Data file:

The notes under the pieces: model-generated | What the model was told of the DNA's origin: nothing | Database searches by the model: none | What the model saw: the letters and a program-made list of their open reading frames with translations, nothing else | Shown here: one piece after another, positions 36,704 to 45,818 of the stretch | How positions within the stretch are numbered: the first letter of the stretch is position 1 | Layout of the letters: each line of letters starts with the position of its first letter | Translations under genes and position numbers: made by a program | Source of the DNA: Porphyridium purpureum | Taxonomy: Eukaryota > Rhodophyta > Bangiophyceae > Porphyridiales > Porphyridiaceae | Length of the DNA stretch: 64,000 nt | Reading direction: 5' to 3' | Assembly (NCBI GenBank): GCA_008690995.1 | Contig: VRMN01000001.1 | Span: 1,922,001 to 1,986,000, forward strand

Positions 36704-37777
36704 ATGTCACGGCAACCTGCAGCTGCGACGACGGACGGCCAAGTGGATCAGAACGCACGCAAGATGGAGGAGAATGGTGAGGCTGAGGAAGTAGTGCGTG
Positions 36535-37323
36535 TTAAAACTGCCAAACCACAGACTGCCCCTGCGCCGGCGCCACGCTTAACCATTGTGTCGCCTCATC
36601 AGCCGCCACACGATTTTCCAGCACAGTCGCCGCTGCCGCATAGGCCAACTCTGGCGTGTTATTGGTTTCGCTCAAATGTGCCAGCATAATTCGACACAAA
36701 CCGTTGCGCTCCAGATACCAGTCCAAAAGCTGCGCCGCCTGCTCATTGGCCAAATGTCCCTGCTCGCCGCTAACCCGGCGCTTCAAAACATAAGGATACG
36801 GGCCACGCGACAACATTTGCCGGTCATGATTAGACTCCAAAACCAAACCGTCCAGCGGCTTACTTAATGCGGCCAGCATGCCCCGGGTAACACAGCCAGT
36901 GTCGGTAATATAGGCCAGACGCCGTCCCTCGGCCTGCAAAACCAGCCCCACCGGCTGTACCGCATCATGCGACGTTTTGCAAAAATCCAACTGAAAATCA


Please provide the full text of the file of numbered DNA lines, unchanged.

The notes under the pieces: model-generated | What the model was told of the DNA's origin: nothing | Database searches by the model: none | What the model saw: the letters and a program-made list of their open reading frames with translations, nothing else | Shown here: one piece after another, positions 36,704 to 45,818 of the stretch | How positions within the stretch are numbered: the first letter of the stretch is position 1 | Layout of the letters: each line of letters starts with the position of its first letter | Translations under genes and position numbers: made by a program | Source of the DNA: Porphyridium purpureum | Taxonomy: Eukaryota > Rhodophyta > Bangiophyceae > Porphyridiales > Porphyridiaceae | Length of the DNA stretch: 64,000 nt | Reading direction: 5' to 3' | Assembly (NCBI GenBank): GCA_008690995.1 | Contig: VRMN01000001.1 | Span: 1,922,001 to 1,986,000, forward strand

Positions 36704-37777
36704 ATGTCACGGCAACCTGCAGCTGCGACGACGGACGGCCAAGTGGATCAGAACGCACGCAAGATGGAGGAGAATGGTGAGGCTGAGGAAGTAGTGCGTG
Positions 36535-37323
36535 TTAAAACTGCCAAACCACAGACTGCCCCTGCGCCGGCGCCACGCTTAACCATTGTGTCGCCTCATC
36601 AGCCGCCACACGATTTTCCAGCACAGTCGCCGCTGCCGCATAGGCCAACTCTGGCGTGTTATTGGTTTCGCTCAAATGTGCCAGCATAATTCGACACAAA
36701 CCGTTGCGCTCCAGATACCAGTCCAAAAGCTGCGCCGCCTGCTCATTGGCCAAATGTCCCTGCTCGCCGCTAACCCGGCGCTTCAAAACATAAGGATACG
36801 GGCCACGCGACAACATTTGCCGGTCATGATTAGACTCCAAAACCAAACCGTCCAGCGGCTTACTTAATGCGGCCAGCATGCCCCGGGTAACACAGCCAGT
36901 GTCGGTAATATAGGCCAGACGCCGTCCCTCGGCCTGCAAAACCAGCCCCACCGGCTGTACCGCATCATGCGACGTTTTGCAAAAATCCAACTGAAAATCA